One way to commemorate the Martin Luther King, Jr. holiday on Monday, January 18, is to learn more about the experiences of people who were part of the struggle for civil rights. In recent years, a number of highly engaging books have been written for middle and high schoolers on this subject. Descriptions from Baker & Taylor.
Explores how the media, politics, the civil rights movement, and labor protests all converged to set the scene for one of Dr. King's greatest speeches and for his tragic death on April 4, 1968, in Memphis.
This title highlights a darker side of the era: those who worked against the movement. In the 1950s and 1960s, the Mississippi State Sovereignty Commission compiled secret files on more than 87,000 private citizens in the most extensive state spying program in U.S. history. Its mission: to save segregation.
For the 50th anniversary of the 1965 march for voting right from Selma to Montgomery, Alabama, Newbery Medalist Russell Freedman has written a riveting account of this pivotal event in the history of civil rights.
Hoose presents the first in-depth account of an important yet largely unknown civil rights figure, skillfully weaving her dramatic story into the fabric of the historic Montgomery bus boycott and court case that would change the course of American history.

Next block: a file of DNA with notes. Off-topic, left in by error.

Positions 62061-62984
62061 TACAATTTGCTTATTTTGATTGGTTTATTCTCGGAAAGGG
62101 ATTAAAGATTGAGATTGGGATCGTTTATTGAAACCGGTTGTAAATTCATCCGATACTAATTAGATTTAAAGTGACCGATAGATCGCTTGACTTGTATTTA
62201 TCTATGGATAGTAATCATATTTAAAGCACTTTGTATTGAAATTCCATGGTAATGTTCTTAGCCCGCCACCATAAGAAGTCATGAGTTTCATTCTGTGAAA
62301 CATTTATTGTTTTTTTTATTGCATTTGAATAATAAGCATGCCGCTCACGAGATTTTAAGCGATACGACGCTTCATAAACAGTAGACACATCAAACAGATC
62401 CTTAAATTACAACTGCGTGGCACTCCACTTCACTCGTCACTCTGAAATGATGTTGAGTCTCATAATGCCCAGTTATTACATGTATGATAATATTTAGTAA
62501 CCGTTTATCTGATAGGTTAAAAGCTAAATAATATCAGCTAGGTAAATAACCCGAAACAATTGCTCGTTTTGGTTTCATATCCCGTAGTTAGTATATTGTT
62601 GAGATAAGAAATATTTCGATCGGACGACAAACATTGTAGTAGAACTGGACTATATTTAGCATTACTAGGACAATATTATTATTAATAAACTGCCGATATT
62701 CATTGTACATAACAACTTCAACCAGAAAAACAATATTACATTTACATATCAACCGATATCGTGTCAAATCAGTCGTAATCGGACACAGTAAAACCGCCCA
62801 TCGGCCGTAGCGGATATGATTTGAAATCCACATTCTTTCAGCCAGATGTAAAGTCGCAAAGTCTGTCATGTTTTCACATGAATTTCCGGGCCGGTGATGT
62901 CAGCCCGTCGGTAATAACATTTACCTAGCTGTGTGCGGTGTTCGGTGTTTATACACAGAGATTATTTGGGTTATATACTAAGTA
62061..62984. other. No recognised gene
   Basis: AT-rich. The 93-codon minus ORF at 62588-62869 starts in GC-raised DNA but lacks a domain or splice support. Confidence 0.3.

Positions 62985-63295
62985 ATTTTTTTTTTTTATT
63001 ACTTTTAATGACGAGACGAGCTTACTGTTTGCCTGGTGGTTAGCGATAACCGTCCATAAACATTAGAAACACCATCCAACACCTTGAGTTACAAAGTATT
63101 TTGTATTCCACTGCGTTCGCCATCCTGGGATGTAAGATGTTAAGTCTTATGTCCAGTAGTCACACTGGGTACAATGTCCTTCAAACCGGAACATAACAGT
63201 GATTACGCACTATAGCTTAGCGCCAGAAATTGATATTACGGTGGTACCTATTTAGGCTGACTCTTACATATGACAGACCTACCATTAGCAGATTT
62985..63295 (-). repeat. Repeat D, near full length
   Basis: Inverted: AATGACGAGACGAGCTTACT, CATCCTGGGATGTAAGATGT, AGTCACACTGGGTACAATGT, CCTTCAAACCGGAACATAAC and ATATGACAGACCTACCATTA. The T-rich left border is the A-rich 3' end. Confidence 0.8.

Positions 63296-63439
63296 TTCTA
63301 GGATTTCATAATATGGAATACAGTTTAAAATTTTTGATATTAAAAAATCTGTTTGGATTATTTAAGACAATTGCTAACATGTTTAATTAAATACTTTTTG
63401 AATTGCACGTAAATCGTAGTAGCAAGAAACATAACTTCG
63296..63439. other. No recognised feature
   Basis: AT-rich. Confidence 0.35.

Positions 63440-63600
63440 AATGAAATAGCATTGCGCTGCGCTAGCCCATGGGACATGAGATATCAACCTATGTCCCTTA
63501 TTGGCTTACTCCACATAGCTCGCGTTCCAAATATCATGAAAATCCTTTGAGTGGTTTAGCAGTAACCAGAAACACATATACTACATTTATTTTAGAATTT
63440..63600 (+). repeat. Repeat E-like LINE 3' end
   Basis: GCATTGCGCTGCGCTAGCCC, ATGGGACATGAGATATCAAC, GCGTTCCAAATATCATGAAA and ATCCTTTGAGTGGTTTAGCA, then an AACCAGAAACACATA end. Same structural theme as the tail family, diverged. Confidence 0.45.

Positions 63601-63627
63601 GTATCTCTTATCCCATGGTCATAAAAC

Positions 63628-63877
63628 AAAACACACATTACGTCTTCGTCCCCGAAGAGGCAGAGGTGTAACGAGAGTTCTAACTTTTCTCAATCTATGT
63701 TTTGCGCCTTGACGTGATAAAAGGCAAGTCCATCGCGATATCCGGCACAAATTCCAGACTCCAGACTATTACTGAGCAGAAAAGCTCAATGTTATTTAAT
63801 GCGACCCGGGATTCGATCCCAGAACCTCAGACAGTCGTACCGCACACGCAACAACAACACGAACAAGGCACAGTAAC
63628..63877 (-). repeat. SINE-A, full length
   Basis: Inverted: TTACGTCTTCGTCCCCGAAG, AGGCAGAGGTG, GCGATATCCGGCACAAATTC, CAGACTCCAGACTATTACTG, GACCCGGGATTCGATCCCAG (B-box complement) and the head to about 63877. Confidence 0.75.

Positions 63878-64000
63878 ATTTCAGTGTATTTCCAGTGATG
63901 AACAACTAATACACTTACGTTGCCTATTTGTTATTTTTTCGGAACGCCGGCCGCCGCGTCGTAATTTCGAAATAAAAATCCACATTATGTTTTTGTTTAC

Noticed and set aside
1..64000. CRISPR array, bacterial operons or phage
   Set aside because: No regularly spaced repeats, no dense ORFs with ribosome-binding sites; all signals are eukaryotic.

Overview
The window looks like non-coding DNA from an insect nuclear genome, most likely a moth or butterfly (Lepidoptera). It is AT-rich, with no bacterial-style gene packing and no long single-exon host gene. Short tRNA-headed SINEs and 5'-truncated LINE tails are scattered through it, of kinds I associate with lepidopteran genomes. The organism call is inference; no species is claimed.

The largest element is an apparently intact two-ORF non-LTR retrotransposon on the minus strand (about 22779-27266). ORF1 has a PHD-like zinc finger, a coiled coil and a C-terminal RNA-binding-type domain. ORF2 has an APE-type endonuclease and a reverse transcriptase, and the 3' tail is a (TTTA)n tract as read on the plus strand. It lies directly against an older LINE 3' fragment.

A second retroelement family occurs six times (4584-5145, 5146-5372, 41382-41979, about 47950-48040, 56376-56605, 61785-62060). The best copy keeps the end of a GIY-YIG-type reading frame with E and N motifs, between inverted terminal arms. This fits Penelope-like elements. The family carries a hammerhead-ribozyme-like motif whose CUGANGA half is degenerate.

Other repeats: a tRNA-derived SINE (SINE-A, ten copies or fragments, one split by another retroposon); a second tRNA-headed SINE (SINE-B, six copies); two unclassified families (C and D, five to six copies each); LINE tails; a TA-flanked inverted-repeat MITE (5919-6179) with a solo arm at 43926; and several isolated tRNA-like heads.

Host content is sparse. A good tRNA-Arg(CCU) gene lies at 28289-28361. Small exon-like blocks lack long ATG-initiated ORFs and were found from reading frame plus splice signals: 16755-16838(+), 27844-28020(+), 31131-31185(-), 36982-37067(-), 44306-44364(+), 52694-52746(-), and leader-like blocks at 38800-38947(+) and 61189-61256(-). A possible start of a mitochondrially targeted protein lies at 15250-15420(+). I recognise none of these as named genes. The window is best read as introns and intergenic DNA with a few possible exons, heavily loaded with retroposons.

Discusses the events of the 4,000 African American students who marched to jail to secure their freedom in May 1963.
The story of the youngest person to complete the momentous Selma to Montgomery March, describing her frequent imprisonments for her participation in nonviolent demonstrations and how she felt about her involvement in historic Civil Rights events.
In this fictional account in 1968 Chicago, fourteen-year-old Sam Childs is caught in a conflict between his father’s nonviolent approach to seeking civil rights for African-Americans and his older brother, who has joined the Black Panther Party.
Traces the events surrounding the KKK lynching of three young civil rights activists who were trying to register African Americans for the vote.